Under-fire Barclays boss Jes Staley has received the backing of an influential shareholder advisory group, despite lingering “concerns” over a misconduct probe.
Institutional Shareholder Services (ISS) has recommended that investors vote in favour of Mr Staley’s re-election at the forthcoming annual general meeting (AGM), “even though it is not without concern for shareholders”.
It cited Mr Staley’s attempt to identify a whistleblower, which prompted a probe by the Financial Conduct Authority and Prudential Regulation Authority in spring 2017.
The bank’s processes were also placed under investigation as a result.
However, ISS said its backing for Mr Staley was “warranted” given that both the company and chief executive continued to co-operate with authorities and that the bank has strengthened its whistleblowing programme.
Barclays declined to comment.
Mr Staley’s misconduct was the focus of last year’s AGM when shareholders fired a warning shot at the banking chief, with more than 16% of votes cast failing to back his re-election.
Nearly 14% abstained and 2.4% voted against – even as Mr Staley issued an apology to shareholders at the meeting.
ISS recommended shareholders abstain ahead of last year’s vote.
Attention has also turned again to the boss of Barclays’ ringfenced retail bank, Sir Ian Cheshire, who faced criticism over the number of directorships he held outside the bank last year, resulting in 11.7% of votes cast against his appointment.
While Mr Cheshire still serves as chairman of Debenhams, Menhaden Capital and Maisons Du Monde, he has since stepped down from a senior independent director role at Whitbread.
“Although his external time commitments may remain concerning to some shareholders, he has taken a positive step to reduce them by stepping down from one of his non-executive positions,” ISS said, having also backed his re-election at the AGM scheduled for May 1 in London.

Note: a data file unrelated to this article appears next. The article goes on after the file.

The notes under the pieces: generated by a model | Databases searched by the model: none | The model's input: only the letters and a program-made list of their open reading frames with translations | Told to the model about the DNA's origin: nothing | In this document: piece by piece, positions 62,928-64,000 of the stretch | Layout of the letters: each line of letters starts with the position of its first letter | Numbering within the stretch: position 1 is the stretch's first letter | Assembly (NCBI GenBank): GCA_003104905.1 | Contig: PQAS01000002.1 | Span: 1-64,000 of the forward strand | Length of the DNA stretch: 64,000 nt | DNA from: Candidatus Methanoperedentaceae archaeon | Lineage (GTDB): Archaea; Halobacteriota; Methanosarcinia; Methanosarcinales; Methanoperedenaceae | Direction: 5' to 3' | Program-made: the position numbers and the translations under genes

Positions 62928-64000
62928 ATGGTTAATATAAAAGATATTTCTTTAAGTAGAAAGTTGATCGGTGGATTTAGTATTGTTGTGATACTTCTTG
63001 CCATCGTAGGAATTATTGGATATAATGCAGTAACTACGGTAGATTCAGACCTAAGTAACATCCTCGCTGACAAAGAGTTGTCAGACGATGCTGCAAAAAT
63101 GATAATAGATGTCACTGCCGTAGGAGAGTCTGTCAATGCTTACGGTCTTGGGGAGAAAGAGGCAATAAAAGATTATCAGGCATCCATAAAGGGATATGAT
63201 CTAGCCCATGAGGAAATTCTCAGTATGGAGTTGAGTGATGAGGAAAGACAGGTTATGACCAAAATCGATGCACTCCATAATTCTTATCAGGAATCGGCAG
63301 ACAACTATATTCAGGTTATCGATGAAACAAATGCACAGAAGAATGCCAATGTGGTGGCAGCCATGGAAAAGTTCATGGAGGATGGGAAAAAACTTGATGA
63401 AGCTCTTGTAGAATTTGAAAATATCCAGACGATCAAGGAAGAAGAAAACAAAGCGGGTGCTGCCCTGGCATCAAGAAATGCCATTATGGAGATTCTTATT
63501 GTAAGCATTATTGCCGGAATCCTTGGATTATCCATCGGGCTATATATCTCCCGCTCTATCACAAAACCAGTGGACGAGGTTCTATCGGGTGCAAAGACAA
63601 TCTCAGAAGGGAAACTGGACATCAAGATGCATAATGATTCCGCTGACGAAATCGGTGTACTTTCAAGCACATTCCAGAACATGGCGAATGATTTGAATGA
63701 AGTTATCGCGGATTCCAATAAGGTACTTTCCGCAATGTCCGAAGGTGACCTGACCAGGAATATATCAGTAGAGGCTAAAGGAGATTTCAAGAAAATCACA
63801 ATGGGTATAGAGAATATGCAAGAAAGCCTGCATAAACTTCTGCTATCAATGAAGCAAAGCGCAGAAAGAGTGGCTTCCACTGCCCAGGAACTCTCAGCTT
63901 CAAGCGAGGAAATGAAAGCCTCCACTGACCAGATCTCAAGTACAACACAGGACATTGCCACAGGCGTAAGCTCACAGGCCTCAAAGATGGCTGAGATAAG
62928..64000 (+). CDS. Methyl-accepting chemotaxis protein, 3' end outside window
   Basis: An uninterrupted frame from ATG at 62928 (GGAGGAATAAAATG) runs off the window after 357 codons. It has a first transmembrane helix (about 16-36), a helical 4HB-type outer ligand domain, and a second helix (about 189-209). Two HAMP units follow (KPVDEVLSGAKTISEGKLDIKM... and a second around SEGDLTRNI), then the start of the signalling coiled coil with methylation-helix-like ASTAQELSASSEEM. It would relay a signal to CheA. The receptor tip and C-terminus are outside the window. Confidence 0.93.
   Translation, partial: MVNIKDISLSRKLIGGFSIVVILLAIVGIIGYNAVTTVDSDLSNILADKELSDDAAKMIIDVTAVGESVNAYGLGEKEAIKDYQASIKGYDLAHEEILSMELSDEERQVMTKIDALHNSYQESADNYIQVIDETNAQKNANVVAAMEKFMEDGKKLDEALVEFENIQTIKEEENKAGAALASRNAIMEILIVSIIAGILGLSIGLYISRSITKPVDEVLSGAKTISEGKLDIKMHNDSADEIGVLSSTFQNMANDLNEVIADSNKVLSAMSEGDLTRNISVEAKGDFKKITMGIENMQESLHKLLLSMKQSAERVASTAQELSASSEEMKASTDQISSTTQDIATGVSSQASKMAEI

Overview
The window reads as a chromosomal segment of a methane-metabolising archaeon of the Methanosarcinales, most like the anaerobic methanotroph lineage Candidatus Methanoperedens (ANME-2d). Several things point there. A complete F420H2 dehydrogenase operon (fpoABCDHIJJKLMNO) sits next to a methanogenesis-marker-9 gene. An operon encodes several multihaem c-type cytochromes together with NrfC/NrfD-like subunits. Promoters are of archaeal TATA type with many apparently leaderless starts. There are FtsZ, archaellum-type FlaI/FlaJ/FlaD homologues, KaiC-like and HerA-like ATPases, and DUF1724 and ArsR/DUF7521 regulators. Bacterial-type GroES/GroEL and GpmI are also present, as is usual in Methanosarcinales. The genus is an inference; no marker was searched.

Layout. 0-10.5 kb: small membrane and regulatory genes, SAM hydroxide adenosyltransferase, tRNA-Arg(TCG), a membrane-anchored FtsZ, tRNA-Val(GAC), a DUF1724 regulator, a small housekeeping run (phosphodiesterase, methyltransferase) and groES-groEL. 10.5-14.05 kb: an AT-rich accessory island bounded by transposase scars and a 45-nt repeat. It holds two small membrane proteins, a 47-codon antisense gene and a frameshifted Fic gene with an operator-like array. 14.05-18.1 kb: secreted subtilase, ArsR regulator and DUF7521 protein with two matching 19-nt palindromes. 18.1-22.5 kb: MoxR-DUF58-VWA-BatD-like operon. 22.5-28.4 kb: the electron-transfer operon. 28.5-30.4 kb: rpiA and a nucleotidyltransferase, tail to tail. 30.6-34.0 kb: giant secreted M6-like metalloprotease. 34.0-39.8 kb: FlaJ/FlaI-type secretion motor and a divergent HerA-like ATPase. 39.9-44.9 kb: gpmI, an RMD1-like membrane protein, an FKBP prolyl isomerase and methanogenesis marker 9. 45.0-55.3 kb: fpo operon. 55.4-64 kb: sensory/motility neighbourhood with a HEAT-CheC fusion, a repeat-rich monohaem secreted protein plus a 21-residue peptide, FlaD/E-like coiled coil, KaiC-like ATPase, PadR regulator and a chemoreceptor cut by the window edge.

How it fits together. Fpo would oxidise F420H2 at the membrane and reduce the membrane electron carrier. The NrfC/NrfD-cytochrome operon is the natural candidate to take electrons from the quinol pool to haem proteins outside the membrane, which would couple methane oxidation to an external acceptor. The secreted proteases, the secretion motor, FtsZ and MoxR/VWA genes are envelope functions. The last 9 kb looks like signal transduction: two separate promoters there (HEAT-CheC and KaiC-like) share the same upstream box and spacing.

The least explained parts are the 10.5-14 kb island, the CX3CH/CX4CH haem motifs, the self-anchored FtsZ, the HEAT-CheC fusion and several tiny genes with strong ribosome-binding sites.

The ISS report comes as Barclays makes headlines for having attracted a new activist investor, raising the prospect of pressure being put on the bank’s board.
It is understood that Mr Bramson, who has a track record of corporate activism, has met Barclays representatives, although he is yet to lay down any specific demands.
Recent reports suggest the investor is seeking higher returns from the investment bank and looking for bigger payouts for shareholders.
Barclays confirmed in February that it had swung to a bottom-line loss of nearly £2 billion for 2017, after a string of hefty charges, including US President Donald Trump’s corporate tax changes and a hit from the collapse of Carillion.
Pre-tax profits rose 10% to £5.3 billion for 2017, but it reported an after-tax loss of £1.9 billion against profits of £1.6 billion in 2016.
It was pushed into the red by £2.5 billion in previously-announced losses from the sale of Barclays Africa Group and a £901 million charge from the US president’s January 1 corporate tax changes, as well as a £127 million blow in the fourth quarter from failed outsourcing giant Carillion.
Barclays has since reached a two billion US dollar (£1.4 billion) settlement with the US Department of Justice (DOJ) relating to the sale of mortgage-backed securities in the lead-up to the financial crisis, but said it still plans to pay a 6.5p dividend to shareholders for 2018.